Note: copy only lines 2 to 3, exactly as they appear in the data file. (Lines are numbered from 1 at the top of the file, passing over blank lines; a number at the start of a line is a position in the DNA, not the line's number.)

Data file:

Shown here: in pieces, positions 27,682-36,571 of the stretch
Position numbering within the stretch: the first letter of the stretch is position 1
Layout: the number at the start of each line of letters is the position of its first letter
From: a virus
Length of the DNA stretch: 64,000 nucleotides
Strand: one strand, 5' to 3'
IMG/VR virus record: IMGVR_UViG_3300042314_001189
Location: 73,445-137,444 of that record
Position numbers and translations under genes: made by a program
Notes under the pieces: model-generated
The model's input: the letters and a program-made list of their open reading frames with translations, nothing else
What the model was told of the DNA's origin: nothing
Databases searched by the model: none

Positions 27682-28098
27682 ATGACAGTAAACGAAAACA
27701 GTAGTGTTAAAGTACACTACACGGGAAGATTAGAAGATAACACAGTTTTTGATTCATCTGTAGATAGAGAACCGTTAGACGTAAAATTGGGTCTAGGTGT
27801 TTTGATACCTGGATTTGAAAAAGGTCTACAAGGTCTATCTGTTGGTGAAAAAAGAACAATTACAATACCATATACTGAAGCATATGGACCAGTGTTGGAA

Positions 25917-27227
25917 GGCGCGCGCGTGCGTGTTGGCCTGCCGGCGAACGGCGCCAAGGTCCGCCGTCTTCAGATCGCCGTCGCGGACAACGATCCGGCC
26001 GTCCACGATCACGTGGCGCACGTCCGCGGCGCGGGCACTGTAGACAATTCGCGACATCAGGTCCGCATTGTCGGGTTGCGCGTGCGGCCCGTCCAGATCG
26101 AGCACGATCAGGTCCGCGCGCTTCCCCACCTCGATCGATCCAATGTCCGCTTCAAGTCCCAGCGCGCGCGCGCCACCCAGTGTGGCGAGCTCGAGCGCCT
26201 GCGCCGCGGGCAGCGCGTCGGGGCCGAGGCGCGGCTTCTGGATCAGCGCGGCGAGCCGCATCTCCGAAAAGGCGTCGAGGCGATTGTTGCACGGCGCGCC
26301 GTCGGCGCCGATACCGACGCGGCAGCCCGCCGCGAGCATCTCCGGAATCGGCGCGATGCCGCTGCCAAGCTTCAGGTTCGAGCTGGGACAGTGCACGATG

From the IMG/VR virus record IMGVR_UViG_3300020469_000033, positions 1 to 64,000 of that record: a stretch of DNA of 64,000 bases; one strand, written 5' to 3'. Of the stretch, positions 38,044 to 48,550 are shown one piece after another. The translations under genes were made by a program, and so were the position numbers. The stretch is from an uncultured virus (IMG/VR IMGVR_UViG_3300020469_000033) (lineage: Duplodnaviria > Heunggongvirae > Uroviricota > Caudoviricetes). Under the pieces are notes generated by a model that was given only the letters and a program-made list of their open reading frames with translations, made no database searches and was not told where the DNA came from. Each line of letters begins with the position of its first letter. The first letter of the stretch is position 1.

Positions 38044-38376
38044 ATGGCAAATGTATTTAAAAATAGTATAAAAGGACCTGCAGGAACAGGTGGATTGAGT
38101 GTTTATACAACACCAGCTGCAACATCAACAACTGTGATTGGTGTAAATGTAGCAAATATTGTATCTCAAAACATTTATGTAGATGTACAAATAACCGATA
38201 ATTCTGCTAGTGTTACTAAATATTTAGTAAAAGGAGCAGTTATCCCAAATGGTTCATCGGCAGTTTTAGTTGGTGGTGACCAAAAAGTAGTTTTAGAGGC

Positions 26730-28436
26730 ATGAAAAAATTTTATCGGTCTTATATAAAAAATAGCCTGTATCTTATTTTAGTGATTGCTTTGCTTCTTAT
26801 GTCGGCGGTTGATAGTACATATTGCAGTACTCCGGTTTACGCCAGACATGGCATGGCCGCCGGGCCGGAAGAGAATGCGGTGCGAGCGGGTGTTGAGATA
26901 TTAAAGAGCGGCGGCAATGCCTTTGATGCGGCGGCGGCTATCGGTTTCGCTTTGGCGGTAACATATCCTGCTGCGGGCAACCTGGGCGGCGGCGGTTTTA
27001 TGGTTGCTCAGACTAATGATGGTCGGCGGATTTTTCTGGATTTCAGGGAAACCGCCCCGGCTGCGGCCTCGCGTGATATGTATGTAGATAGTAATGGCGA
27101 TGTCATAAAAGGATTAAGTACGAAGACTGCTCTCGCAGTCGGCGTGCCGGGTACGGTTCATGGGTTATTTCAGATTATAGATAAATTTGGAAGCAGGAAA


Position numbering within the stretch: the first letter of the stretch is position 1
Layout: the number at the start of each line of letters is the position of its first letter